Friday, March 23, 2007
When Others Hurt Us
People in the church have varying ways of handling personal hurt from other members. Some lash out with tongues on fire looking to exact pain to compensate for their own hurt. Others become quiet and distant and eventually pull away from the fellowship. Still others turn in on themselves and torture their inner emotions in self-doubt and personal condemnation for perceived but nonexistent faults.
As a pastor it has been a challenge to overcome or avoid these popular routes, although, more often than not, I have probably fallen for the third option above. Thus, the pain first received grows beyond itself by our own inward torture. For many pastors there is also the temptation to lash out at those who oppose us and use our position as a place to leverage power or dominance.
Recently while reading a post by Rev. McCain on Cyberbrethren, I found some verses by the beloved hymn writer Paul Gerhardt that addressed this very issue. The hymn takes us to the cross first, and then, in light of that cross, contemplates how we might handle the suffering of our own lives. It is in that cross that we find freedom from the hate that might otherwise consume us. It is in that cross that divine forgiveness overpowers our sinful desire to withhold love from the enemy. If I understand the first verse listed here (the actual 6th verse of the hymn), it is that “faithful love” of Christ that “cleaves” to those who sinfully scorn us.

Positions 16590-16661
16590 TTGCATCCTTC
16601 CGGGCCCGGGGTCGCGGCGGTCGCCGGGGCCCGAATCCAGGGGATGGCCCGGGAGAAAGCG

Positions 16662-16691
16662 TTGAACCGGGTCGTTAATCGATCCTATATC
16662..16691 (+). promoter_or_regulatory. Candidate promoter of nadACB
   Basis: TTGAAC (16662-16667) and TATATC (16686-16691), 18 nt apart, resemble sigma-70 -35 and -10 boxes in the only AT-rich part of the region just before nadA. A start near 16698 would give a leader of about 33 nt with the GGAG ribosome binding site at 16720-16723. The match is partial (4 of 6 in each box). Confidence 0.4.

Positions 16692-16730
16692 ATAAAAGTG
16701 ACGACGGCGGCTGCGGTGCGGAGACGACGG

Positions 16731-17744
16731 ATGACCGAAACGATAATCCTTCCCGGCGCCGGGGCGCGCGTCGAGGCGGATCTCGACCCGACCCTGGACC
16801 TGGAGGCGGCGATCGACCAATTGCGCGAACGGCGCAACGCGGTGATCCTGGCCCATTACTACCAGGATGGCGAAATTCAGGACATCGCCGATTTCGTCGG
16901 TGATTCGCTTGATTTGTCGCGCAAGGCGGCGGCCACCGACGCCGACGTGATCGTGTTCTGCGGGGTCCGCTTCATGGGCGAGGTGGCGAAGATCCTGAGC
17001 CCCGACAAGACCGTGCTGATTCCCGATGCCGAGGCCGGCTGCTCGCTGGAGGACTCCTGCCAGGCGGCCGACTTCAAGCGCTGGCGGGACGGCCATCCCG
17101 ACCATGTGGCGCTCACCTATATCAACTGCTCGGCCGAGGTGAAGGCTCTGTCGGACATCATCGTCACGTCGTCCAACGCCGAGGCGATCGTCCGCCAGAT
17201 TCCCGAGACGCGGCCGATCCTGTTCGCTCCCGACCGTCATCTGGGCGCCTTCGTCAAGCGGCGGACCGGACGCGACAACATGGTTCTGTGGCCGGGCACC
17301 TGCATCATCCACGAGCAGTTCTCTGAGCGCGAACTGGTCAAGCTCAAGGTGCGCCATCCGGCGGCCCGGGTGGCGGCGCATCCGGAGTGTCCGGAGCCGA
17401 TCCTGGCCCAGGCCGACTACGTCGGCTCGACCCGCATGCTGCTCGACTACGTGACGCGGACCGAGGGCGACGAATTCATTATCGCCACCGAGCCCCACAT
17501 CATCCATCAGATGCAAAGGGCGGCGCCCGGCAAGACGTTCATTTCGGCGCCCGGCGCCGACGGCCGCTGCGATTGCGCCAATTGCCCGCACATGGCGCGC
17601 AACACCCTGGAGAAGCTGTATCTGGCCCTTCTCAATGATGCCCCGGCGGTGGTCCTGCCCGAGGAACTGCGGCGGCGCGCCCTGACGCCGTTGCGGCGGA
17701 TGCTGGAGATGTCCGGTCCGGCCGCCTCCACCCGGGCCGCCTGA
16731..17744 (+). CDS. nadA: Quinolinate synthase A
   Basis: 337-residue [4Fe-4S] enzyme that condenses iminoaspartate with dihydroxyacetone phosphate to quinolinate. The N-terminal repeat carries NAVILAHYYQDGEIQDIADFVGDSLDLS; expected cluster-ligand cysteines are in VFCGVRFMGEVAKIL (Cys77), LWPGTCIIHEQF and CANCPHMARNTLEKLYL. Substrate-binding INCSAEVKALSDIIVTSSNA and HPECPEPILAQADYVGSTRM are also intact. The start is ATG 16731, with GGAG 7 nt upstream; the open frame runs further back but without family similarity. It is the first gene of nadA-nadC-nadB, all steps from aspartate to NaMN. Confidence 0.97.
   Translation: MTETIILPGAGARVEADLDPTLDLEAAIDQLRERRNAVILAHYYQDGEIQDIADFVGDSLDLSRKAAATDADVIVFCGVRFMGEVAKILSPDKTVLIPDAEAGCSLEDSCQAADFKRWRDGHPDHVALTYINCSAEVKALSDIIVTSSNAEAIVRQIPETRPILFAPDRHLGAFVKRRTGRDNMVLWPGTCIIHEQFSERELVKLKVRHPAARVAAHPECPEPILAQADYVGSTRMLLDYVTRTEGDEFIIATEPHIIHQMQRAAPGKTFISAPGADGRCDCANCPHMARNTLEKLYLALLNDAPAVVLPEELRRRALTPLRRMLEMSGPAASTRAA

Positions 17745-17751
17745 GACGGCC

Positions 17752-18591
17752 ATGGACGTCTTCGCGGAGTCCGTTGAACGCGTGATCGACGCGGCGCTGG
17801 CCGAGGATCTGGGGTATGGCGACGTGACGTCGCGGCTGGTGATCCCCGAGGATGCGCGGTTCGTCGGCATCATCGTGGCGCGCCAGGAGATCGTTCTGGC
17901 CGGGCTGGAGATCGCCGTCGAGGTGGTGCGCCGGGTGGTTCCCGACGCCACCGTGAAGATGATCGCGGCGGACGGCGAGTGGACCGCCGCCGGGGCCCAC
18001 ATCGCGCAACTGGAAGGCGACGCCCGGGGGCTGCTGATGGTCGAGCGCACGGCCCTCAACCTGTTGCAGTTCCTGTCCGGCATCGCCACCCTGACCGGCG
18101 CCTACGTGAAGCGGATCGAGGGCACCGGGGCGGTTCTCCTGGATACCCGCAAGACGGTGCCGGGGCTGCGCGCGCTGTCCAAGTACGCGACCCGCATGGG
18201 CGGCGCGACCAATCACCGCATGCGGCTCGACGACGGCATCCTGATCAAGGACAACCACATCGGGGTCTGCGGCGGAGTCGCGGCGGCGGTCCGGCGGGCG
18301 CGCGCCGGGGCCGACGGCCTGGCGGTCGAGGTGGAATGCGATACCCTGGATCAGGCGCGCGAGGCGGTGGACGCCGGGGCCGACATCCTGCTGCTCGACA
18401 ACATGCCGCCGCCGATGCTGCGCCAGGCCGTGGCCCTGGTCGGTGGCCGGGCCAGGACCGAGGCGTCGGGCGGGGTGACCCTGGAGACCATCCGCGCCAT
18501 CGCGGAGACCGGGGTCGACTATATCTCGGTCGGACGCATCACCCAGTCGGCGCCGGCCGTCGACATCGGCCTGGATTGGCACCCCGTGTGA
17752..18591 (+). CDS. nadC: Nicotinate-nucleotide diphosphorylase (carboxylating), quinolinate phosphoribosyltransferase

> And I will study to adorn
> My heart with meekness under scorn,
> With gentle patience in distress,
> With faithful love, that yearning cleaves
> To those o'er whom to death it grieves,
> Whose sins its very soul oppress.
> When evil tongues with stinging blame
> Would cast dishonor on my name,
> I'll curb the passions that upstart;
> And take injustice patiently,
> And pardon, as Thou pardon'st me,
> With an ungrudging generous heart.
> And I will nail me to Thy cross,
> And learn to count all things but dross
> Wherein the flesh doth pleasure take;
> Whate'er is hateful in Thine eyes,
> With all the strength that in me lies,
> Will I cast from me and forsake.
When one considers the tremendous pressure he faced in his own time, these words take on even greater significance. How easy it would have been for him to become bitter, especially after enduring the horror of the Thirty Years War, or the death of this wife and four of his five children, his own health problems or having to be deposed from his pulpit by the reformed Frederick William of Brandenberg-Prussia for his efforts to remain true to the Word of Christ and the Lutheran confessions. If any man deserved to lash out in anger and resentment, we might expect it to be him. But he found healing in the crucified Lord of Calvary. His pain instead became for us inspiring prose to heal our own inner wounds.
I pray that I might learn from this 17th century pastor in my own times of struggle within the world and church to “take injustice patiently” and “And pardon, as Thou pardon'st me, with an ungrudging generous heart…”
[Note: For additional information on Paul Gerhardt and other links, see McCain’s blog site here.]